When it comes to Peru’s archaeological wonders, Machu Picchu has a tendency to hog the limelight. And fair play – she’s a beauty. But Machu Picchu is just one must-see attraction within Peru’s spectacular Sacred Valley; a magical pick ‘n’ mix of ancient Incan ruins and traditional Andean villages, all steeped in dramatic mountain scenery.
A little bit about The Sacred Valley
Nestled high up in the Andes, Peru’s Sacred Valley refers to the beautiful mountainous region sandwiched between Cusco and Machu Picchu. Formed by the Urambamba River, the Valley was once the agricultural and spiritual base of the Incan Empire and the other-worldly beauty of this place is just as powerful today.
The must-see attractions within the region include Moray, Chinchero, Ollantaytambo, Pisac and the famous Salt Mines of Maras. It is possible to visit all of these sights on day trips from Cusco, but I’d recommend spending at least a couple of nights within The Sacred Valley, itself, to make the most of this unique place and to acclimatise to the altitude, before visiting Cusco.
Ollantaytambo provides the perfect base to do just that. ‘Ollanta’, as it’s affectionately known by locals, is everything you imagine a traditional Peruvian village to be: quaint cobblestone streets, colourful artisan market-stalls, and even its very own Incan fortress. Its location, just a 40-minute drive from Moray and Maras, and on a direct train route to Aguas Calientes (the gateway to Machu Picchu) makes this an ideal stopover for exploring The Sacred Valley.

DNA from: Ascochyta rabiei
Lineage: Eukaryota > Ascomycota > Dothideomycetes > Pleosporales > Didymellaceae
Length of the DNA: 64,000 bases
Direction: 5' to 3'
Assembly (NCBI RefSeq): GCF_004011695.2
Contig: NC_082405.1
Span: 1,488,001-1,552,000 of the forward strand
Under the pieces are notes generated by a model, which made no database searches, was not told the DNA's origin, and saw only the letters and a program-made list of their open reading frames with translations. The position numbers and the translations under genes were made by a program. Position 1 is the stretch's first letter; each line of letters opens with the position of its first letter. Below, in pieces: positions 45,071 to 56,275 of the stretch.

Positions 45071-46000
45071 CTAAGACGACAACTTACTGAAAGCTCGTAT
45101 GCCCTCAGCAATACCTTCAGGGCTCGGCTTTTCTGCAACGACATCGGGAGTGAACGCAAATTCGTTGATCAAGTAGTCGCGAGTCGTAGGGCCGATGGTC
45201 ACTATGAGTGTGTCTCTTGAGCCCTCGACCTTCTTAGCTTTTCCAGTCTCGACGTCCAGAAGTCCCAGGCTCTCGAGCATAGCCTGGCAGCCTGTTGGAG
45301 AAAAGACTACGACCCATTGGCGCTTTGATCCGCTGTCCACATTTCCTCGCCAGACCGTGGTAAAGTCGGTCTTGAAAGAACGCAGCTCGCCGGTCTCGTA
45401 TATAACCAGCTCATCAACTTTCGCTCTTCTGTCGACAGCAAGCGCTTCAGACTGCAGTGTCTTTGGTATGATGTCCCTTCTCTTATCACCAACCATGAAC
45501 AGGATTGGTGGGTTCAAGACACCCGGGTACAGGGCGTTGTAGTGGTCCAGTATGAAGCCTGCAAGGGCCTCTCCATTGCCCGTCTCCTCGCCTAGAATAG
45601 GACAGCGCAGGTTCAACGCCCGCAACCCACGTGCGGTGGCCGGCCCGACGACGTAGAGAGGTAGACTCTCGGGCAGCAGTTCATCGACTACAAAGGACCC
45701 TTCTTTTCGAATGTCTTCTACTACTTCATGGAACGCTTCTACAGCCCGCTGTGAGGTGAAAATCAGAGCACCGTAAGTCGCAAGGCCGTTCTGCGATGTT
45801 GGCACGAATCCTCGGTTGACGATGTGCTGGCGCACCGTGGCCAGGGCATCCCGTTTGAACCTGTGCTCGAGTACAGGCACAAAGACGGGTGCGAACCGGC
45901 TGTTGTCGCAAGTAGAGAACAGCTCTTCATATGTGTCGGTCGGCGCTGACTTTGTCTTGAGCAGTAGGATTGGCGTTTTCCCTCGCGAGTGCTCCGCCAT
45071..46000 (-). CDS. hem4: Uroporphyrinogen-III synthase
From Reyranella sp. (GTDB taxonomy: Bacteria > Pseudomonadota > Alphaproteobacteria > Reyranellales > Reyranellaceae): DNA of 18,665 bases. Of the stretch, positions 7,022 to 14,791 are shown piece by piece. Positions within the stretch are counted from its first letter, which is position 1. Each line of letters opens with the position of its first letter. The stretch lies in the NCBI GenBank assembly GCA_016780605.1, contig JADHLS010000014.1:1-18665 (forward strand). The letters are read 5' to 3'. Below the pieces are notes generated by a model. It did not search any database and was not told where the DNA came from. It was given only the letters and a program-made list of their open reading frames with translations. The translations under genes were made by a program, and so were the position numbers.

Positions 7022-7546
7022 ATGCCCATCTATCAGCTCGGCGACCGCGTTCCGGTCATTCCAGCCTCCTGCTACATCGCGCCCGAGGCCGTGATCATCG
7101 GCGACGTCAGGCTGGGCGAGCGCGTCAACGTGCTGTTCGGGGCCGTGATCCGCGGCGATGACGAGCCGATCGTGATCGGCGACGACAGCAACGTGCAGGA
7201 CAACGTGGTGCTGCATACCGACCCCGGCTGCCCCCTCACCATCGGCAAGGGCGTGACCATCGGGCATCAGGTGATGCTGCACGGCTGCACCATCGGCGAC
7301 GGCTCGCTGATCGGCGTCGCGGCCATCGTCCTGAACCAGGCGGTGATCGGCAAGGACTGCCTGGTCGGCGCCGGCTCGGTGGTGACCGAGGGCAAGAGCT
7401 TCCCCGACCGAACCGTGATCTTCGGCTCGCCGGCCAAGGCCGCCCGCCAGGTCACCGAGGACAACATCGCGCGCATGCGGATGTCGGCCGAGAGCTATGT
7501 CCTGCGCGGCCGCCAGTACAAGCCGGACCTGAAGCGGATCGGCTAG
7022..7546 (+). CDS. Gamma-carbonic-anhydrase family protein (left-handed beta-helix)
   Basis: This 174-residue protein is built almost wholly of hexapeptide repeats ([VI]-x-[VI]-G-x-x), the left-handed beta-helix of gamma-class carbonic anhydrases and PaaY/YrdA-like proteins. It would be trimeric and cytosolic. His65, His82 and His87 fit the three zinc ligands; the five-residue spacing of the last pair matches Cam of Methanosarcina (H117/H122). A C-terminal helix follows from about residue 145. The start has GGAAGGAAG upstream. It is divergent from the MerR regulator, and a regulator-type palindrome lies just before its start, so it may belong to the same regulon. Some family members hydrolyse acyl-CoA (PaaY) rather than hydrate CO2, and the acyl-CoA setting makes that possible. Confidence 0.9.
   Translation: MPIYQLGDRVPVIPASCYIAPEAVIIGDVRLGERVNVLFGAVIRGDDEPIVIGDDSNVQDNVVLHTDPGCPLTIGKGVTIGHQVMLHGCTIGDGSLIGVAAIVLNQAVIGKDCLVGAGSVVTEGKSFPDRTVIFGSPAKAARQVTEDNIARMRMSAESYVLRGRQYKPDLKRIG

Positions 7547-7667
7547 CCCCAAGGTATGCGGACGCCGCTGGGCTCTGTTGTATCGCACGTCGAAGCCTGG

Read more: The Ultimate Travel Guide to Cusco, Peru
Getting around The Sacred Valley
If you’re on a tight budget, ‘colectivos’ are the cheapest way to explore The Sacred Valley. These shared minivan-taxis run regularly from Cusco (from Pavitos Street to Ollantaytambo, or Pupito Street to Pisac) and from Ollantaytambo’s central square to the main Sacred Valley sites.
However a private transfer or tour is the most convenient and enjoyable way to get around The Sacred Valley. Driving through the valley, with its snow-peaked mountains, zigzagging roads, and panoramic views is a highlight in itself, so being able to pull over for photo stops and to take in the scenery is a huge bonus.
It’s usually possible to arrange a driver with your hostel or hotel. We booked up a 5-6 hour private tour of Moray, Chinchero, and the Maras Salt Mines from Ollantaytambo, with a one-way transfer to Cusco included for just $70 in total (booked via Kamma Guesthouse). Not only did this allow us time to explore at our own pace, but it also gave us a chance to brush up on our Spanish with our fantastic driver and tour guide.
Tickets and admission
The Boleto Turistico (Tourist Ticket) is an essential purchase when visiting The Sacred Valley region. There are several options to choose from, including:
- A full ticket, which is valid for 10 days and includes entry to Moray, Chinchero, Pisac and the Ollantaytambo ruins, as well as a selection of museums and attractions within Cusco (S/130pp);
- A partial ticket, valid for 2 days, which includes entry to Pisac, Ollantaytambo, Chinchero & Moray (S/70pp)
It is not possible to pay for attractions individually, so you will need to buy a Boleto Turistico if you plan on visiting any of the Sacred Valley sites. Tickets can be purchased at the Tourist Information centre in Cusco, or any of the visiting points included on your ticket. Find out more about tickets and rates at the official website here.
Machu Picchu and the Maras Salt Mines are NOT covered in any of the Boleto Turistico options. The fee for Maras is S/10 on entry and Machu Picchu tickets must be booked online in advance via the official government website.
Read more: How to plan a day visit to Machu Picchu
The best sights in The Sacred Valley